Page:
NOCSIA members toured the Empire Plow factory on East 65th Street in Cleveland on Tuesday March 23, 2010.
Empire Plow began manufacturing farm implements in Georgia in 1840. The company relocated to Pittsburgh, Pennsylvania before the Civil War. In the 1890’s Republic Steel offered incentives for Empire Plow to relocate to the current location in Cleveland.
From the early 1900’s until 1978 the company was owned by the Haas family. During World War II, the company manufactured moveable airplane landing fields. In the early 1970’s Empire began manufacturing tines for roto tillers, and today commands a 50% share of the single ended tine market. The product line currently includes approximately 800 parts covering all tillage tool applications except moldboard plows and plowshares. It is now part of McKay/Empire/Weise Industries.
We toured the original 1890’s building and the subsequent additions. View the building history as overlays in Google Earth here.
Here is a timeline of the company based on articles in the Plain Dealer and Cleveland Press:
- 1840 – Empire Plow founded in Georgia
- Before the civil war – moved to Pittsburgh (mentioned as 1888 in one newspaper article)
- 1890 – Moved to current location on Roland Avenue (at E65th St) in Cleveland
- 1891 – First appeared in Cleveland Directory. President listed as E.S. Hartman
- 1900 – Company taken over by Isaac Haas. Owned by Haas family for much of the 20th Century. Empire distributes ground-engaging sweeps throughout the world.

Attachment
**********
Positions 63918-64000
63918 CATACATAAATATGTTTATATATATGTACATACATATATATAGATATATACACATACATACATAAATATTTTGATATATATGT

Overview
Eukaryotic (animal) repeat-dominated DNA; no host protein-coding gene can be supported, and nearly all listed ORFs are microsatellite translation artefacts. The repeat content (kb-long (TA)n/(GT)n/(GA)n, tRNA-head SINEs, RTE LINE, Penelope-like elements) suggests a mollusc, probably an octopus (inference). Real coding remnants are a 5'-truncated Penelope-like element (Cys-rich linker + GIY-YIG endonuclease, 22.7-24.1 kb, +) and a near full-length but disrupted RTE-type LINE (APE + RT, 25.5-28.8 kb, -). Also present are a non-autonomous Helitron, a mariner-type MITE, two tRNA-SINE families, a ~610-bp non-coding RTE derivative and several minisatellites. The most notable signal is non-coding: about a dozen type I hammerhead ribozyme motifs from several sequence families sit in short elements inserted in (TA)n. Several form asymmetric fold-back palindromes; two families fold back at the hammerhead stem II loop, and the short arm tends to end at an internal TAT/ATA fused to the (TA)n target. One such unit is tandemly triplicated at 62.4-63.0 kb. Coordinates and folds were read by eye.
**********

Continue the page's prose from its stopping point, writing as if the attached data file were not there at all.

- 1905 – Major fire destroys factory – written up by the National Fire Protection Organization because of failure of improperly installed wireglass windows and framing.
- 1922 – Walter Haas begins work for Empire Plow. His father, Isaac owns the firm
- 1930 – Walter Haas buys controlling interest in Empire, was President until 1968
- 1932 – Roger M. Kyes hired as Vice President of Empire Plow while still in his 30’s, credited with Empire Plow’s recovery during the depression.
- 1939 – Roger M. Kyes leaves Empire Plow for Harry Ferguson Inc , later General Motors and US Deputy Secretary of Defense.
- 1940 – Brick and steel factory addition costs $40,000.
- WWII – perfects process for making steel airstrip landing mats using only five strokes on stamping presses compared to 44 strokes conventionally. Produces 180 tons of landing mats every 10 hours.
- 1950’s – in addition to soil engaging products, Empire produces grader blades for highway equipment and guard rails for roads (including the Pennsylvania Turnpike)
- 1968 – Walter Haas’ son-in-law Robert Rawson becomes President
- 1977 – Walter M. Haas dies – His obituary calls him a theater leader, having founded the Cleveland Playhouse, and performed in its plays. He was also a past president and board member of Karamu House.